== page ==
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The history of Halloween and celebrating it safely

The history of Halloween and celebrating it safely

Halloween is celebrated annually on 31st October. But what do you actually know about the origins of the occasion? Education experts, PlanBee, have the facts…


The history of Halloween

The tradition originated with the ancient Celtic festival of Samhain. Samhain is an ancient Celtic pagan religious festival that marks the end of the harvest and the start of winter. The celebrations included people lighting bonfires and wearing costumes to ward off ghosts. This festival is thought to date back to neolithic times, pre 2500 BC. 


Lit bonfire
Bonfires were part of the ancient Celtic festival of Samhain.

In the eighth century, Pope Gregory III decided 1st November should be a time to honour all saints. The evening before All Saints Day was known as All Hallows’ Eve, and later Halloween. All Hallows' Eve, is a Christian religious observance that includes going to church and lighting candles on the graves of the dead. Traditionally Christians didn’t eat meat on this day and Potato Pancakes were a popular choice of food.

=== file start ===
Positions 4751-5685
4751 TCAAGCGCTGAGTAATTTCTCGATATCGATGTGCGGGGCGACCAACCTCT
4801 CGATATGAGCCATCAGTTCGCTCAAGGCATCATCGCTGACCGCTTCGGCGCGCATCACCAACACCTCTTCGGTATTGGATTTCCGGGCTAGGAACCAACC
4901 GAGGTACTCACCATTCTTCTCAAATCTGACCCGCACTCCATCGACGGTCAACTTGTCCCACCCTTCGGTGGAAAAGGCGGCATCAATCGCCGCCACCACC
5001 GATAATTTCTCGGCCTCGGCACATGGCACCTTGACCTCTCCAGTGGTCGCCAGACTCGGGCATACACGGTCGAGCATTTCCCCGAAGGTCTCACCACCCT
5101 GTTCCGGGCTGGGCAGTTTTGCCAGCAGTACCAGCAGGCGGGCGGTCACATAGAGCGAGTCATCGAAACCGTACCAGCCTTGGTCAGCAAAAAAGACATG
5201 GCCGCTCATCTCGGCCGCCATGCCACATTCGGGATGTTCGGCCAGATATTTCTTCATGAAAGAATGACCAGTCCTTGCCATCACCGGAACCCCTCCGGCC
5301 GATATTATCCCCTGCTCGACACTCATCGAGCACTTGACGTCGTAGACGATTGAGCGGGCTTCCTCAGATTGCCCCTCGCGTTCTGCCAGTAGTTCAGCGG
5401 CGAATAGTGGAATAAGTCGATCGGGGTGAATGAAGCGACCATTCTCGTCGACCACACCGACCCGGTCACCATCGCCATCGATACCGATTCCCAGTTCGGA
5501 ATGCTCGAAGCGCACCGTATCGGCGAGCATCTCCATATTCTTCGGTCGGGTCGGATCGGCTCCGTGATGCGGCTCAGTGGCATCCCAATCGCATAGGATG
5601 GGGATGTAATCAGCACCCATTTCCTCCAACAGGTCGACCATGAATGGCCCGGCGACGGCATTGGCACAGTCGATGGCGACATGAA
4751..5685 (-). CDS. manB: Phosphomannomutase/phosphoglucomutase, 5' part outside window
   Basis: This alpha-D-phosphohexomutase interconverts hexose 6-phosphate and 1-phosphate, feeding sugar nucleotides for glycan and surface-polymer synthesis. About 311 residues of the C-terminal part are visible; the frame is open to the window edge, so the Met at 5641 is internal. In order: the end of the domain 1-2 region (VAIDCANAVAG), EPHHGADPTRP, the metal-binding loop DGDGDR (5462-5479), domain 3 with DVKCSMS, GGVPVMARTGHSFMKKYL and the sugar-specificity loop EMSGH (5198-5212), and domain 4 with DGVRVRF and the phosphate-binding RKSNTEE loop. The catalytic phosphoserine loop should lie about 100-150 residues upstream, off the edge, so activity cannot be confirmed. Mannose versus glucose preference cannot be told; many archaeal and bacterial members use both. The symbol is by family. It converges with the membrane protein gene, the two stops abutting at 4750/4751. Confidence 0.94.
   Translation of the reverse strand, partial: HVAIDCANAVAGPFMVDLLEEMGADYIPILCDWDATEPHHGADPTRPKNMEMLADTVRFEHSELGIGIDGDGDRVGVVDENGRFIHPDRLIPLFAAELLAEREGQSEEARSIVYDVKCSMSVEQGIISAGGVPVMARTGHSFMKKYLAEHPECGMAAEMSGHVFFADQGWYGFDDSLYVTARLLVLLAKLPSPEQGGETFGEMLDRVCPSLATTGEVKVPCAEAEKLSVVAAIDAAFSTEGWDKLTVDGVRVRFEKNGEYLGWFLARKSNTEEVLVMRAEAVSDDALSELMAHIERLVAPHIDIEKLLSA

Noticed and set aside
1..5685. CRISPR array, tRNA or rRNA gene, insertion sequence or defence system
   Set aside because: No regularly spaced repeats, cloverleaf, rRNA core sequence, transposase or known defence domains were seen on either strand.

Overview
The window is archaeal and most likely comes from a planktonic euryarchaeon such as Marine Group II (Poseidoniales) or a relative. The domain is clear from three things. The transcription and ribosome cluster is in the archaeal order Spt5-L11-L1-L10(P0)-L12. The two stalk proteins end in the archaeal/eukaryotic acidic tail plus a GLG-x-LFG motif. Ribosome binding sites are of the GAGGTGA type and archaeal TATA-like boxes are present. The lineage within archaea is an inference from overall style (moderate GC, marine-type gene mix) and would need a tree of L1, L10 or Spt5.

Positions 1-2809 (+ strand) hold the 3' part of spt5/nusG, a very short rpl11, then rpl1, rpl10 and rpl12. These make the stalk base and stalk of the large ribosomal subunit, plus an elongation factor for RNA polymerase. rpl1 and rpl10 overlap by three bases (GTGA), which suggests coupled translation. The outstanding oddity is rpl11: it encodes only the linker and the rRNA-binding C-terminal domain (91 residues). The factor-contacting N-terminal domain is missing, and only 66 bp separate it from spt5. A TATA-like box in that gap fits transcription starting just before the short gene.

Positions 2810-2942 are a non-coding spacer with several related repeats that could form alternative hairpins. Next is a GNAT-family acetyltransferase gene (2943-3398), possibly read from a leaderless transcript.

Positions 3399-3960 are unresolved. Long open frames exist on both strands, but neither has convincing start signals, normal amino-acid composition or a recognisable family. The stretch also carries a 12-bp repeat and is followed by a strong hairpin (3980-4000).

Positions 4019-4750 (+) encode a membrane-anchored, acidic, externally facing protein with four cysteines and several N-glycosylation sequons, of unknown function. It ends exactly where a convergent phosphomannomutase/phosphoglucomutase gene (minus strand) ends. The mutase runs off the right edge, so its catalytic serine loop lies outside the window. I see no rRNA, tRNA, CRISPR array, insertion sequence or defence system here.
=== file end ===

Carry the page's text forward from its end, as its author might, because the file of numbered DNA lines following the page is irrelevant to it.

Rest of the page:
Potato pancake
Potato pancakes were a popular food on All Hallows' Eve.


Over time, Halloween became the more commercial and secular celebration we have today that includes trick-or-treating, carving pumpkins, wearing costumes and eating treats.


Pumpkin carving
Pumpkin carving, dressing up and trick-or-treating are all a part of Halloween celebrations today.


Celebrating Halloween safely

Halloween 2020 is going to be a bit different to previous years. Children putting their hands into several bowls of communal sweets feels like something from another life. Can we incorporate dressing up, community spirit, an evening walk and trick or treating while observing social distancing?

Yes! We can! 

Many communities are organising a halloween trail for their young trick-or-treaters. Instead of knocking door to door, why not take your children on a trail, too? If you'd like to take part in a halloween trail, or organise one yourself, you could put this spooky picture from PlanBee in your window! Parents can scan the QR code in the picture to receive a free halloween activity pack with colouring sheets, puzzles and activities.

QR code for a Ffee Halloween pack

Take your children on walks around your local area and see how many halloween pictures you can spot. You could give your child the chance to pick a treat from your own selection each time they spot a picture on the halloween treasure hunt. 

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